As I wasn’t able to get the desired colours myself, I decided to ask a lecturer as he obviously knows more than I do and might have known another way or a workaround. Unfortunately, the only way he knew, was the way I had already been doing so he just had a go at that but like me couldn’t get the exact colours I wanted.
Due to this, he said maybe I should just use the versions I created using the image I got of Google. At first, I didn’t like that idea because I wanted the whole design to be my own, but after some thought I decided to go ahead with this idea and use the Google image version.
Although I liked the designs, they were too over saturated and I wanted my designs to me rather muted, healthy and natural tones whereas over saturated colours look unhealthy.
These versions are less saturated and I look a lot more natural which is what I wanted the designs to look like. One other thing I have changed in these versions are that I’ve used the spot healing brush and patch tool in Photoshop to make the designs for each label look slightly different. A problem that I was facing was the text on the labels not being very reading on light areas of the watercolour, I managed to solve this by using the patch tool to drag a darker area over the light area solving the problem.
After some more tinkering, I finally came to these designs which I like and feel are completely finished. The most noticeable change between the previous designs and these is the watercolour for the Whole Lemon Cordial. It was pointed out to me that the design looked like it was for a lemon and lime cordial – which it isn’t, so I changed the colour using the colour balance tool and experimented until I got this result which I like.
Now that I had the watercolours it was time to experiment with layout.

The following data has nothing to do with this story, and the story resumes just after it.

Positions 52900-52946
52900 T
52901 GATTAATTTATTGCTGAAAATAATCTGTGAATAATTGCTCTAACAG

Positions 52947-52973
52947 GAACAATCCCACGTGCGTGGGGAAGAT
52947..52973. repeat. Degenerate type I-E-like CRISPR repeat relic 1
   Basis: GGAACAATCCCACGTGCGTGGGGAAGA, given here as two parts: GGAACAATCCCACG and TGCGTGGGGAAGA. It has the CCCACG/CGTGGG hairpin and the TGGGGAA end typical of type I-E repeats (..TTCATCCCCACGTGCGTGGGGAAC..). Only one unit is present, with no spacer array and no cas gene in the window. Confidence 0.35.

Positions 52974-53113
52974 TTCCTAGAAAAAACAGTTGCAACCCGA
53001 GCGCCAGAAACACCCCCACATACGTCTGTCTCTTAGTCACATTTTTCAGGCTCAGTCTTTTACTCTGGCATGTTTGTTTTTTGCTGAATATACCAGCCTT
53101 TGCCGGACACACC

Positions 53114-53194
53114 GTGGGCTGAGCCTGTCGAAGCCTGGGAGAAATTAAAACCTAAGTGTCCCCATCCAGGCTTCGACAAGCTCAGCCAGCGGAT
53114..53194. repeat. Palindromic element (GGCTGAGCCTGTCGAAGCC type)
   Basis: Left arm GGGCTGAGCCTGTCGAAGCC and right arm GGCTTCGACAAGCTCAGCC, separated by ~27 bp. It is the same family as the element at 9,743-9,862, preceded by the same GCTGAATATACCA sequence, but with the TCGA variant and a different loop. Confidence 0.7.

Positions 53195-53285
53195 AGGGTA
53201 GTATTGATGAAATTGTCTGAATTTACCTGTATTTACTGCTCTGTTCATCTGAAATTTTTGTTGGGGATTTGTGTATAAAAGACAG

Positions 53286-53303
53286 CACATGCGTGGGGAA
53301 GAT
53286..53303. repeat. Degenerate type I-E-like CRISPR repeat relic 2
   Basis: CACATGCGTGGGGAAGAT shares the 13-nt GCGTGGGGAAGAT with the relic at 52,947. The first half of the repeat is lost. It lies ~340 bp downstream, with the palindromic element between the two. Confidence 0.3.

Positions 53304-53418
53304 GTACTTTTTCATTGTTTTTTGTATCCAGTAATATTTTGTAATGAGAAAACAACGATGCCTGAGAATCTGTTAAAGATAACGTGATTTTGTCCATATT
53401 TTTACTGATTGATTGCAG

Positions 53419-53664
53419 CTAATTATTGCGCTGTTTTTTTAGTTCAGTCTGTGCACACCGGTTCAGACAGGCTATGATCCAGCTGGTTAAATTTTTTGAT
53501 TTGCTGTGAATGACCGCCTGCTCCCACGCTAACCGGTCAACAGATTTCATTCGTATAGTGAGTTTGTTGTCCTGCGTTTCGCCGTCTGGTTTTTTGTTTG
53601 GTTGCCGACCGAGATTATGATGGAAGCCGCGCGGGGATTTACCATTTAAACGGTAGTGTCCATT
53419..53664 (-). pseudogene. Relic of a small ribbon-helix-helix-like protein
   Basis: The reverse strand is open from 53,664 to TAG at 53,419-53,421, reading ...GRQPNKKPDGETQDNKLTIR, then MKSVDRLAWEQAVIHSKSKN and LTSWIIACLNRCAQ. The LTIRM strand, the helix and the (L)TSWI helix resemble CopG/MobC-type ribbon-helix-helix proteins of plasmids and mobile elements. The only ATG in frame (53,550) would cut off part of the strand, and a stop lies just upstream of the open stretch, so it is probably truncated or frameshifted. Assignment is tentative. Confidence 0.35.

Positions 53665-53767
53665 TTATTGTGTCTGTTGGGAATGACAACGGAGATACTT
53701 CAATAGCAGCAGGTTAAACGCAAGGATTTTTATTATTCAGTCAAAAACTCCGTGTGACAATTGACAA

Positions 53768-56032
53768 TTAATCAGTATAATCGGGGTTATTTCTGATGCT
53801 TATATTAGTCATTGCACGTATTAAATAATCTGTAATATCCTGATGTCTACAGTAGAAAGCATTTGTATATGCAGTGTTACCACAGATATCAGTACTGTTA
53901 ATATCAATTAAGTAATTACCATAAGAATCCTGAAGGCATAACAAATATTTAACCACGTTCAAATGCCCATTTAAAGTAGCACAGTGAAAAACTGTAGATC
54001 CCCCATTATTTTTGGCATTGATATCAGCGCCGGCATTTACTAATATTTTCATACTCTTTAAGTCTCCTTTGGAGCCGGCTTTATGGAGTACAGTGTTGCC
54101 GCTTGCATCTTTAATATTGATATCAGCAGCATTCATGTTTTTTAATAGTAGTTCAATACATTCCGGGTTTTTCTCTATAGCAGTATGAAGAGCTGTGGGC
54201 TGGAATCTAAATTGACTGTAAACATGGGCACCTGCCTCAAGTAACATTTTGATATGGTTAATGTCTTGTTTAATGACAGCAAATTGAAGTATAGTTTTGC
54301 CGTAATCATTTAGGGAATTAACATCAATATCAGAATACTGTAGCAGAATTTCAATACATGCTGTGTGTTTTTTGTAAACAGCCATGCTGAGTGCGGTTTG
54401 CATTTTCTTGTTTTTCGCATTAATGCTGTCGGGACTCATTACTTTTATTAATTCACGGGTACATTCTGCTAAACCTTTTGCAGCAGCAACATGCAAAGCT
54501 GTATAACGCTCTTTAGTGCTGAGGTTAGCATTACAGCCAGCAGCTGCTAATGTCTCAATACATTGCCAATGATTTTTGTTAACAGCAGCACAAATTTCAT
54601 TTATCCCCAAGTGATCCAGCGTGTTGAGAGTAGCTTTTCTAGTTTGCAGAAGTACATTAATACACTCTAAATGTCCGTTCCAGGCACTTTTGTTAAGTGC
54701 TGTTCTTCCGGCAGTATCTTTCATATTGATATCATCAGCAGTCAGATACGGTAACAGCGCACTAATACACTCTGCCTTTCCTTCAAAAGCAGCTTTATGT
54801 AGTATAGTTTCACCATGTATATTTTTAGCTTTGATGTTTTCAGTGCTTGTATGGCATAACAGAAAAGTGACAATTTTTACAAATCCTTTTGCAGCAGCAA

I wanted to keep the layout of the labels very similar to the labels she already uses, as they are simple and display everything in a clear and functional way. The two sketches above show the initial layout idea.
This was my first idea for the layout of my labels which has the logo at the forefront, flavour a bit smaller underneath and then extra information neatly placed around the sides. The one major problem with this design was that the same font was being used too much, which resulted in the design looking very cluttered.
When talking to lecturers about my problem and asking their opinion on my labels already, it was suggested that I try using two different fonts in my designs – one Serif and one San Serif. It was also mentioned that I should see what the labels would look like if I decreased the size of the company logo on the front.
Unfortunately, when I went to Sally house to pick up the labels, she only had different ones left as you had been preparing for The Royal Cornwall Show that week. As the labels were a different size, I needed to go back and recreate the labels and to the new size of 99.1mm by 67.7 which was fairly easy but annoying.
Overall I am rather pleased with the final designs. As I said already, I would have liked to of been able to have the watercolours made by myself but seeing how the labels look now, I am glad that I didn’t use the edited versions of my own watercolours. The only thing looking at all the designs digitally now that I’m still not 100% happy with is the saturation of the backgrounds. If feel this way as I still think it’s a bit too much but if it was any lower you wouldn’t be able to see the white text so I will have to leave it like this.